What does un intello do for fun?
Every year, Jean-Pierre and Florence (Jumpy and Flo-Flo to intimates) have a fancy pique-nique for their anniversary. And every year it rains.
Jumpy’s whimsical invitation asks guests to bring totally imaginary dishes like terrine de kâ à la tetragone. Quoi? A kâ (kaon), as only a serious Scrabble player would know, is a sub-nuclear particle. Tetragone, apparently, is a tendance (trendy) salad green. I finally figure out he’s corrupted the classic dish terrine de cailles (quail) à l’estragon (tarragon).
Who are these guys? In the US, as Bill Gates said, “It’s not cool to be smart,” but in France you can be playful, powerful, sexy, even charming, and still be intello (an intellectual). Their guests include a member of the Académie de l’Institut de France, three recipients of the Légion d’Honneur (including a commandeur), professeurs, scientifiques, architectes, and Énarques(graduates of the École Nationale d’Administration, which trains France’s top diplomats and politicos).
Le jour J (on D-day), ça flotte (it rains). Naturellement. Their wedding also was held sous une pluie battante (in hurtling rain). So Jumpy is well prepared: party games! But his pointy-headed gang isn’t into colin maillard (blind man’s buff) or Jacques a dit(Simon says). They are fiercely competitive. These people teethe their kids on Les Incollables (The Unflunkables), a game whose sneaky subtext is to prepare for the Bac (national high school graduation exam). Jumpy has invented a high-level version of Trivial Pursuit. He’s been collecting questions for weeks. The categories: pop culture, explorers, French grammar. The difficulty ranges from the insanely obscure to the merely unknowable.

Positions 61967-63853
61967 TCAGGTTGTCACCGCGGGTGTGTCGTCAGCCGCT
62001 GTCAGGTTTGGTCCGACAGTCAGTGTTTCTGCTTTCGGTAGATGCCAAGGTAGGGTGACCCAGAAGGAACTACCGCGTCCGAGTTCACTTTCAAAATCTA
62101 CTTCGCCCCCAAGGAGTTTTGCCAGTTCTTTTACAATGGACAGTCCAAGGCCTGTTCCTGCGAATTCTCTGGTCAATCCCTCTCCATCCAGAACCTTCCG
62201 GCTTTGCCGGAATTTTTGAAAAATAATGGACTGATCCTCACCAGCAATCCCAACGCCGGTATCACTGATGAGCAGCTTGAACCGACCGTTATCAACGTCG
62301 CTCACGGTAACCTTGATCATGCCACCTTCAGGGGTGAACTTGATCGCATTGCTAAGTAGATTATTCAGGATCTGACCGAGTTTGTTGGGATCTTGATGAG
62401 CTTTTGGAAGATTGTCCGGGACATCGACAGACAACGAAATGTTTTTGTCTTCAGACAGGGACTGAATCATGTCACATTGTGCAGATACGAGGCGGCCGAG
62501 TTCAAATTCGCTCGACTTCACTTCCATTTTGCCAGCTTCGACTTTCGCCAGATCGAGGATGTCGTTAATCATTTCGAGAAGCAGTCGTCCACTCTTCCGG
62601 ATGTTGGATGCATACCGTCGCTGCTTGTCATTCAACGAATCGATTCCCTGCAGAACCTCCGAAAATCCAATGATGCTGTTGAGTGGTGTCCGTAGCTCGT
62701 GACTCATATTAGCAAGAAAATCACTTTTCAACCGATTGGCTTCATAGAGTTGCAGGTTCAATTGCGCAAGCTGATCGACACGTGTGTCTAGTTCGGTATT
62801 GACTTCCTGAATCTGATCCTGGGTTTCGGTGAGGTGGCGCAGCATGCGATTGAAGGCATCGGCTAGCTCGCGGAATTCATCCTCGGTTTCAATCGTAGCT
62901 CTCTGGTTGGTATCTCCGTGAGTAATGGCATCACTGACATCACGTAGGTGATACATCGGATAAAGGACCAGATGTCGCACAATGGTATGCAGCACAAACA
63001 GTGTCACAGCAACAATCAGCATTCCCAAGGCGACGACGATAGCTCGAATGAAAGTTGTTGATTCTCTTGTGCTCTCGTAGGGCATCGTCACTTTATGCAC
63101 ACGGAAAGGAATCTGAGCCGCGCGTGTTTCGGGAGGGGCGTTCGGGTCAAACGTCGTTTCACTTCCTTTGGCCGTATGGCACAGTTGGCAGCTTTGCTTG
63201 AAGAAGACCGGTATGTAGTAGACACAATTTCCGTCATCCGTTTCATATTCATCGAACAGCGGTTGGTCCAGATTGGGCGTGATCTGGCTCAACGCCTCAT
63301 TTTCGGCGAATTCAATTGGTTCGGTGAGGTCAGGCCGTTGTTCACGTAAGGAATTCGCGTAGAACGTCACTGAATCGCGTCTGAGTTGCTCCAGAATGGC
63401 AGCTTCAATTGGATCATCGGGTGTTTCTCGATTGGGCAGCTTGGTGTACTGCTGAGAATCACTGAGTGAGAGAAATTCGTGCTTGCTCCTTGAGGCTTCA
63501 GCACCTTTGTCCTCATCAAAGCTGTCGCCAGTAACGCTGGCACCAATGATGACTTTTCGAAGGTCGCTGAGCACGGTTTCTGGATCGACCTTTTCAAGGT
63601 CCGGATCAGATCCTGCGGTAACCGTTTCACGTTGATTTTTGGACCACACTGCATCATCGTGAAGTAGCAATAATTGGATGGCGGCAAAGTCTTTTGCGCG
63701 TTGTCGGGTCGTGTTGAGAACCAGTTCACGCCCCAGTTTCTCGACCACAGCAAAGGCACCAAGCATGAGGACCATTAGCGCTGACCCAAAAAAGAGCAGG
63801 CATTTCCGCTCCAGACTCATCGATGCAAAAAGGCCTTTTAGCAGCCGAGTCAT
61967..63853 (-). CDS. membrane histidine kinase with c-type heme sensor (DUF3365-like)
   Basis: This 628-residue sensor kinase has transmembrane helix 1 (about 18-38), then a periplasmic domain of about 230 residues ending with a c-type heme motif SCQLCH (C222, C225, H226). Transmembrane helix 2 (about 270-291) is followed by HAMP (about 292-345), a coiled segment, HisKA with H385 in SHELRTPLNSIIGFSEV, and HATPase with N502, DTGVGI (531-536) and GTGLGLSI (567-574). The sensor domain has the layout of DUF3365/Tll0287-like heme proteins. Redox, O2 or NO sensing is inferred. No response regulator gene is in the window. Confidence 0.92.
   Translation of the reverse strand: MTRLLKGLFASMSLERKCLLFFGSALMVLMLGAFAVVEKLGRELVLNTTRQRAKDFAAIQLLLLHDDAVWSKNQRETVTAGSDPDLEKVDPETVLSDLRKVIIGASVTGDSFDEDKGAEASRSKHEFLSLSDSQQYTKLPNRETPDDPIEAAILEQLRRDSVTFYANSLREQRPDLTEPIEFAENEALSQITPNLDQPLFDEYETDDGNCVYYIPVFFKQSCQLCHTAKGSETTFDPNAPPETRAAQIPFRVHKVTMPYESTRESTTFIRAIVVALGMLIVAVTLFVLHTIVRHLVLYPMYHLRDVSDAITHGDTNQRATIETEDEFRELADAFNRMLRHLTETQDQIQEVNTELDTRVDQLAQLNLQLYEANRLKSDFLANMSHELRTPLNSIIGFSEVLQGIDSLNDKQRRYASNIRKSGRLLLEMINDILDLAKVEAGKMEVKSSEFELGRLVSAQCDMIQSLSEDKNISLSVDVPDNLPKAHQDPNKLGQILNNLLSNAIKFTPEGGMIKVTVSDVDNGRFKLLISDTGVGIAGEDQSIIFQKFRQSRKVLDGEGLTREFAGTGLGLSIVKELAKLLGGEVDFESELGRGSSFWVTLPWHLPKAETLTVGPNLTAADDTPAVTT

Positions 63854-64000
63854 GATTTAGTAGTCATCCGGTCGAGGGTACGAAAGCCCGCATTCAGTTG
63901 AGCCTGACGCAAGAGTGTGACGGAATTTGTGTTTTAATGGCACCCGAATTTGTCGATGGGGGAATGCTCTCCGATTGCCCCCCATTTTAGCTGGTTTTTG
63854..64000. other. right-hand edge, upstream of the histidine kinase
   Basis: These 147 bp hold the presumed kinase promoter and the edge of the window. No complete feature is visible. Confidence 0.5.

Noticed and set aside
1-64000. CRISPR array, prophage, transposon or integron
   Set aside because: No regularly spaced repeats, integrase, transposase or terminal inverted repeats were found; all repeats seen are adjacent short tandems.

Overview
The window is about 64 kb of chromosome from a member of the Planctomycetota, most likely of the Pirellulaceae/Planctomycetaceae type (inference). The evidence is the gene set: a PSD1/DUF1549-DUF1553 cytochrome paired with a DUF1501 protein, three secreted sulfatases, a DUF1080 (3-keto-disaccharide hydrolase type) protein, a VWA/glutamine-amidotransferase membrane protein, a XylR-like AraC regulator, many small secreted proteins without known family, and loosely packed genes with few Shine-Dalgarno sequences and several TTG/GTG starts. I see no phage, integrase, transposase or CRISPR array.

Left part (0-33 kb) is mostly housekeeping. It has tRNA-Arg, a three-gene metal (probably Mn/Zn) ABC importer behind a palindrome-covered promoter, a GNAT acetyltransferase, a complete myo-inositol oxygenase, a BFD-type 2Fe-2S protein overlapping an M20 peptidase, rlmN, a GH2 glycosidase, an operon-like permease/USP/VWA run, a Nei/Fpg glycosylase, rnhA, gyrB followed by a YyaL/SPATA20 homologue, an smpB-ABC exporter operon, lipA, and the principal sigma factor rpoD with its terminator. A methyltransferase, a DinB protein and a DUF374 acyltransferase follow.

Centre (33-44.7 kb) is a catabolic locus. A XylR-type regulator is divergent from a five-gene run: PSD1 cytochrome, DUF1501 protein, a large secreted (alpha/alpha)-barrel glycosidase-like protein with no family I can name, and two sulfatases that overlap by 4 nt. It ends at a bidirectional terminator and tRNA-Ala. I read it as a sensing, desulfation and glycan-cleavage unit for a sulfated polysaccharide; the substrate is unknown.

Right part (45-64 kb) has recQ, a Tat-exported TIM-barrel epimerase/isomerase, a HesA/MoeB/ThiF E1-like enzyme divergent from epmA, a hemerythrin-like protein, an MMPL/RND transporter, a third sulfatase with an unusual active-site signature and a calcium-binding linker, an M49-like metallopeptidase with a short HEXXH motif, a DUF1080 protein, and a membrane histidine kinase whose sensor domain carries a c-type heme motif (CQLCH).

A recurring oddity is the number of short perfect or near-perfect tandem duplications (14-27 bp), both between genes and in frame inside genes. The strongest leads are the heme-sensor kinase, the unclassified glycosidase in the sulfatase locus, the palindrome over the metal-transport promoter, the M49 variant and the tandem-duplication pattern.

▪ “Which group of words is exclusively masculine?”
a) armistice, interview, oasis, ovule, épithète
b) météore, apogée, éloge, pétale, effluve
c) hémisphère, échappatoire, équivoque, chrysanthème, harmonica
For those without a dictionnaire, the answer is b).
▪ “Which great Arctic explorer did Professor Jean Malaurie evoke at the end of his book Ultima Thulé: Grande Fresque Historique de l’Exploration Arctique?” (Answer: himself.)
▪ “Raymond Poulidor never won the Tour de France: true or false?” (True.) Everyone but me knows that one. They also know that Jacques Anquetil won the famous bicycle race five times. There’s even an expression: “préférer Poulidor à Anquetil.” It’s very French to snub the star who wins over and over but admire a man who won’t give up even though he always comes in second. Given the recent “scandales de dopage” in the Tour de France, the honest, hard-working Poulidor is a bigger hero than ever.
C’est trop (it’s great party). Everybody’s yelling out answers. Pourquoi cet enthousiasme? Eh bien, verbal one-upmanship is a mode of French interaction. Talk is often laced with allusions to history, philosophy, poetry and other aristocratic pursuits. According to Pascal Baudry, author of French and Americans: The Other Shore, you drop such references into conversation to discover if your interlocuteur is your equal. The code de recognition is shared culture. Are you in or out? Should you be so foolish as to ask a question to which you don’t know the answer, judgment is swift: You are considered, says Baudry, “naïf, pour ne pas dire imbécile” (put politely, “naïve”).
Luckily, although making fun of innocents is deeply ingrained in French culture, so is fighting back. Much comedy, from Molière to modern movies, is based on blasting people’s pretensions. In Ridicule (1996), a poor country aristocrat gets revenge after being made a laughingstock at the court of Versailles. For Le Dîner des Cons (The Dinner Game, 1999), a Parisian sophisticate pays dearly for trying to find the biggest idiot to bring to a dinner. You never know who’s going to end up ridicule. To be safe, I brought my sub-nuclear particles in a lead terrine.